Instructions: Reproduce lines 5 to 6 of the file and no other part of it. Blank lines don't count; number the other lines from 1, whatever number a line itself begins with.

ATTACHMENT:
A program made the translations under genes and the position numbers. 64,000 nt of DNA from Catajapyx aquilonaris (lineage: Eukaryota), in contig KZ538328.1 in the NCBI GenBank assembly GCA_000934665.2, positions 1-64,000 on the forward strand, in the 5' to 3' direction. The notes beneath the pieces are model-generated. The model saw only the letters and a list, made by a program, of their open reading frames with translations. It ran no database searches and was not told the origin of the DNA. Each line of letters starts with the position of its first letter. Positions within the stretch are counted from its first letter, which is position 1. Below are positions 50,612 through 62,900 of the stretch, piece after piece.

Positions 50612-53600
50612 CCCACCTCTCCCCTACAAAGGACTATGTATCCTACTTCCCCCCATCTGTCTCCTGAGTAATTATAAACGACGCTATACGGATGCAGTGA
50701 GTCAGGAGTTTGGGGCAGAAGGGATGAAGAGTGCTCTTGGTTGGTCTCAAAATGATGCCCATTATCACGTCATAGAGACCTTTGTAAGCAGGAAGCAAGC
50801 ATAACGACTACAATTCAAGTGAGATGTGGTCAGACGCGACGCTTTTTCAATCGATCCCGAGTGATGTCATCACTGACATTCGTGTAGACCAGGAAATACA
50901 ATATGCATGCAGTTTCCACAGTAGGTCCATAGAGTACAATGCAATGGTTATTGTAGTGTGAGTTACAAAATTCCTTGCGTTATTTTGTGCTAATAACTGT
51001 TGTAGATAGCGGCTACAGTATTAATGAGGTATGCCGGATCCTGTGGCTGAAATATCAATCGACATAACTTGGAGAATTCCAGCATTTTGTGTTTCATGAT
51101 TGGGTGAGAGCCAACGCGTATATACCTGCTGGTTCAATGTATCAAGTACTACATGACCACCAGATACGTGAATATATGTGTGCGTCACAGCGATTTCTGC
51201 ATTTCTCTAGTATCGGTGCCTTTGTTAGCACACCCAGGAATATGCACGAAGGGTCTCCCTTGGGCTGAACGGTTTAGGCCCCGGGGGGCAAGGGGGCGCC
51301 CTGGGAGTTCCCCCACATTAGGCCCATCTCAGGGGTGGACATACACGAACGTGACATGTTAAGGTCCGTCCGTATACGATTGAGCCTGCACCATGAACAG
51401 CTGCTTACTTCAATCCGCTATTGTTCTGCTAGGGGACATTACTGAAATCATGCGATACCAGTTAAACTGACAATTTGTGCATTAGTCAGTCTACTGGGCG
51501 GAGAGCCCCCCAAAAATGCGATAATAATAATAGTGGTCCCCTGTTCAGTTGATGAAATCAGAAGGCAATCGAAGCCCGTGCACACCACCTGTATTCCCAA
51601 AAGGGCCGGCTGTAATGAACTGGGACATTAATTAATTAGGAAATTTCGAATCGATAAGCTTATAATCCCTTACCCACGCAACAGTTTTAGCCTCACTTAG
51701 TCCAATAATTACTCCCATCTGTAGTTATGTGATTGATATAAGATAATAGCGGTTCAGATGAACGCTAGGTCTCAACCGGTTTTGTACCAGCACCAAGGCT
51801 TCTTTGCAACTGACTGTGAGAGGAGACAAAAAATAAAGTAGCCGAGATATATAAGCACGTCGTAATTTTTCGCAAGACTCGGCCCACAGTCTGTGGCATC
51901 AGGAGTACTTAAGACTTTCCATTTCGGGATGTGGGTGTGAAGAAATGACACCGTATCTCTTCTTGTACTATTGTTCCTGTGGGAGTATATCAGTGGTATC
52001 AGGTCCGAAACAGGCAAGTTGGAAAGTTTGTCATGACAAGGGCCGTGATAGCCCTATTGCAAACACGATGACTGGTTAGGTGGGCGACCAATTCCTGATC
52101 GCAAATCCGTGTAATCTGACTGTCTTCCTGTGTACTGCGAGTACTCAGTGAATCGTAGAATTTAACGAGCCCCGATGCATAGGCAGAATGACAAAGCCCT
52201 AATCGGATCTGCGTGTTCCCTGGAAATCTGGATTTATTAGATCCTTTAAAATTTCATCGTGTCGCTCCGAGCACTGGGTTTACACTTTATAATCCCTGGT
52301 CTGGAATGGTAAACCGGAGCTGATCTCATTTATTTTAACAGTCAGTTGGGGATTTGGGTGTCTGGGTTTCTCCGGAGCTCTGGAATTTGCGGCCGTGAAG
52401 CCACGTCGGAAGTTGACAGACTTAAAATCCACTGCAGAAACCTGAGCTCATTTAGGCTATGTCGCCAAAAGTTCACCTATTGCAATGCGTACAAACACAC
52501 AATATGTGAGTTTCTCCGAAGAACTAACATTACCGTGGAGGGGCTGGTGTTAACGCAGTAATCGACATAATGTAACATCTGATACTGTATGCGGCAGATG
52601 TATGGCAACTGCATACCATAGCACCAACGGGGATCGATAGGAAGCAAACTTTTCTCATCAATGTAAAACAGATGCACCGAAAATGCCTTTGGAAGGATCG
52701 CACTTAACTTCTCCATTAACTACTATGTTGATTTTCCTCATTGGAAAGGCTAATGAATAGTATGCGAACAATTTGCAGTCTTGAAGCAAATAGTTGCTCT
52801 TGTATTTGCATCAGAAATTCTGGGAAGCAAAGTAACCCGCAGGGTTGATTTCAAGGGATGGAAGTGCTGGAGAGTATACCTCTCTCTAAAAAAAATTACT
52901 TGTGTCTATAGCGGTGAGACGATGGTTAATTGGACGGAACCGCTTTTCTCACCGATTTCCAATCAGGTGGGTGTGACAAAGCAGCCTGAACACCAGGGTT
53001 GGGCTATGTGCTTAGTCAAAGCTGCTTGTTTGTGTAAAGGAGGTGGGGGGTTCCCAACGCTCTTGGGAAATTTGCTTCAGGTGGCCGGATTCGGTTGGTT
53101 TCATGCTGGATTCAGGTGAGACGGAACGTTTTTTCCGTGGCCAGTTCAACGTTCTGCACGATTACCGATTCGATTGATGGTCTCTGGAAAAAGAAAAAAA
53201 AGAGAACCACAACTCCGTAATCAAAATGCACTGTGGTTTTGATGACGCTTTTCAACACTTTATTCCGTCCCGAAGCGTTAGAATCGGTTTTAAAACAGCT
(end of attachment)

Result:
50801 ATAACGACTACAATTCAAGTGAGATGTGGTCAGACGCGACGCTTTTTCAATCGATCCCGAGTGATGTCATCACTGACATTCGTGTAGACCAGGAAATACA
50901 ATATGCATGCAGTTTCCACAGTAGGTCCATAGAGTACAATGCAATGGTTATTGTAGTGTGAGTTACAAAATTCCTTGCGTTATTTTGTGCTAATAACTGT